Inside a deeply suspect mortgage-relief operation in L.A.
Four years ago, Robert and Joan Potter were facing a crisis. The monthly payments on their two-bedroom home in the coastal suburb of Laguna Niguel, Calif., had ballooned from $2,000 to $5,000 in the decade since they bought it for about $360,000. Now the retirees were rapidly falling behind.
“It was my parents’ dream home,” said their son, Derrick, 43. Derrick, who works as a mortgage consultant, said Robert and Joan got suckered into the kind of inflationary deal known as a negative amortization loan, since outlawed by state legislators. “They had some sleazy mortgage broker who said my mom, who hasn’t worked in 25 years, made $10,000 a month.”
Still, there was hope. The Potters heard about a firm called Brookstone Law, which was pioneering a novel strategy for challenging allegedly predatory banks. The best part: As long as Brookstone was representing Robert and Joan, the bank would hold off on collecting mortgage payments or foreclosing.
In 2011, Robert and Joan paid Brookstone $6,000 to become the lead plaintiffs in a “mass joinder” lawsuit against their lender, JPMorgan Chase Bank. Similar to class actions, mass joinders allow large numbers of people to collectively sue one defendant, except that in a mass joinder the plaintiffs do not have identical claims. Settlements, if there are any, get sorted out individually, depending on each plaintiff’s circumstances.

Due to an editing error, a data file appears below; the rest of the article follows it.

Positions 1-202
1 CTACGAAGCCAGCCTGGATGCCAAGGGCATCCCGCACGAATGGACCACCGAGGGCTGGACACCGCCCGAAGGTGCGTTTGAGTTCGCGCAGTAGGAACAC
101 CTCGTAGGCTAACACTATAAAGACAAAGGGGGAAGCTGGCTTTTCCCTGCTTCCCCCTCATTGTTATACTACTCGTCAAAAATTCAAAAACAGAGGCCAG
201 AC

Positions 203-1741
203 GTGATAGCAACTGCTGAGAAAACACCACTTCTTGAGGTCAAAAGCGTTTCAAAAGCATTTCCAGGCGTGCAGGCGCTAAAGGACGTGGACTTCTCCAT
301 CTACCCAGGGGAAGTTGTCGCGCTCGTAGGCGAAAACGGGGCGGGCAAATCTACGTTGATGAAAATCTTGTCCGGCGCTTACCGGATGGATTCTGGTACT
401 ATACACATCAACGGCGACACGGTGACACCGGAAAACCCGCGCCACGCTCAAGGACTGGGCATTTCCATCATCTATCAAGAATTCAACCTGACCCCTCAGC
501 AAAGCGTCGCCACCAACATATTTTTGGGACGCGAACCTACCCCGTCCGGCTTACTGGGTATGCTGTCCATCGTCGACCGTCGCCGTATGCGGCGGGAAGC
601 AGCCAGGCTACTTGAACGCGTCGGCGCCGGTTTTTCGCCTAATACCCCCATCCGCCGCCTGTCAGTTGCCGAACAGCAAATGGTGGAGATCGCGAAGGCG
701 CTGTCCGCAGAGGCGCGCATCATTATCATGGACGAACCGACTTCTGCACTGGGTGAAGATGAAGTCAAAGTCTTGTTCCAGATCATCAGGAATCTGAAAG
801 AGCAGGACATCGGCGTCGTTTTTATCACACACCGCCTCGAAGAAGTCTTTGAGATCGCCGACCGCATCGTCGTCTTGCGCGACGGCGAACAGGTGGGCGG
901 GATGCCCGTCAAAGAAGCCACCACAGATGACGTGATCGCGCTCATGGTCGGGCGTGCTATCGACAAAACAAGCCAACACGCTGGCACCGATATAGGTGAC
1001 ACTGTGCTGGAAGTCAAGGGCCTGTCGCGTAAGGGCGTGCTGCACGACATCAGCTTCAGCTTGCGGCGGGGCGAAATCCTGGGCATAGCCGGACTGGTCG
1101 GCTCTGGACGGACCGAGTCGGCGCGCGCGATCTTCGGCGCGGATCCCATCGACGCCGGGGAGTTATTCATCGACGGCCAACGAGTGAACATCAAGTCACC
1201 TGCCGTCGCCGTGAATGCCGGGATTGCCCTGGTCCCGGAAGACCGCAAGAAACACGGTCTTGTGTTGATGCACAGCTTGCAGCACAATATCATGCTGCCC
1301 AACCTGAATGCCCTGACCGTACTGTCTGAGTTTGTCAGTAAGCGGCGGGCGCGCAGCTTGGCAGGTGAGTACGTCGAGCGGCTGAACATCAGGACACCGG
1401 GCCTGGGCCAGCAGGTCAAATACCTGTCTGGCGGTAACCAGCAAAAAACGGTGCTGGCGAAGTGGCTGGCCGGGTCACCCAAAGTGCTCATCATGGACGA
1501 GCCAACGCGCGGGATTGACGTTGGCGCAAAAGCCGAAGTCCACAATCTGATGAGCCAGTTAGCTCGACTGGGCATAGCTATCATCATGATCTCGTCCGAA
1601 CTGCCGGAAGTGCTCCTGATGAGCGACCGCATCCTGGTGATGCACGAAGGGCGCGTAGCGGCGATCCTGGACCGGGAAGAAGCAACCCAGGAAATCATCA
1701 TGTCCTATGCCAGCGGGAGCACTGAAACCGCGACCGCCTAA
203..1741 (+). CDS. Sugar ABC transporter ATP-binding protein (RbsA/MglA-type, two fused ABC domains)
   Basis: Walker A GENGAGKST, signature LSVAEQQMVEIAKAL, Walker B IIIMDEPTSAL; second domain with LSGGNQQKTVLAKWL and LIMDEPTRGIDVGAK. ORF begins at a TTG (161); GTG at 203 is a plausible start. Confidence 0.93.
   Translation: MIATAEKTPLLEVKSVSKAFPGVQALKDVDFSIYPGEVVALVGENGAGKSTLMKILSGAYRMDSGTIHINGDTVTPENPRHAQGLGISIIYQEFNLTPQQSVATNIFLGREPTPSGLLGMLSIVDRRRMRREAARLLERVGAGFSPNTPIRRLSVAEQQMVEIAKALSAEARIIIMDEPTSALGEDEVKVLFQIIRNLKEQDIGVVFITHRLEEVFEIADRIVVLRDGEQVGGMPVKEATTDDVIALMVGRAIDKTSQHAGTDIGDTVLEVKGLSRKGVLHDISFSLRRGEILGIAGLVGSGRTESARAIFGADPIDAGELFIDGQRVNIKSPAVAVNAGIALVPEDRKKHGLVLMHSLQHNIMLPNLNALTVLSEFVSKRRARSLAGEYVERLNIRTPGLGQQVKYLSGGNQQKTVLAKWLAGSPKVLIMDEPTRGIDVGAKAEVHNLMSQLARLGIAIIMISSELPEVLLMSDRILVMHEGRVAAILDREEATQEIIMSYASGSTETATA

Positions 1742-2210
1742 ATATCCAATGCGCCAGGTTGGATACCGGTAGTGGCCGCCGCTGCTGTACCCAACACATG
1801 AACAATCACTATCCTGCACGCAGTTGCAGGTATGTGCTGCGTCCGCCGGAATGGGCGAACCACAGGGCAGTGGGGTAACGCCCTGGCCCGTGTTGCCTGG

Brookstone’s case against Chase alleged mortgage-related misconduct such as wrongful foreclosure and breach of contract. It demanded that the bank pay for lost home equity, lowered credit scores, and further damages. It claimed that when the Potters refinanced in 2006, the bank manipulated them into taking a loan they couldn’t afford and hid its true interest rate. The suit was filed in Los Angeles County Superior Court on April 15, 2011. Eventually, Brookstone signed up more than 250 clients to join it.
Casting itself as defending the little guys caught up in the subprime crisis, Brookstone, founded by a 41-year old attorney named Vito Torchia Jr., has represented at least 4,000 clients in a dozen mass joinder lawsuits against big banks, including Wells Fargo and Bank of America. Court documents indicate Brookstone’s earnings during 2011 and 2012 could be in the tens of millions of dollars. Yet the firm has yet to win a single one of these cases on the merits.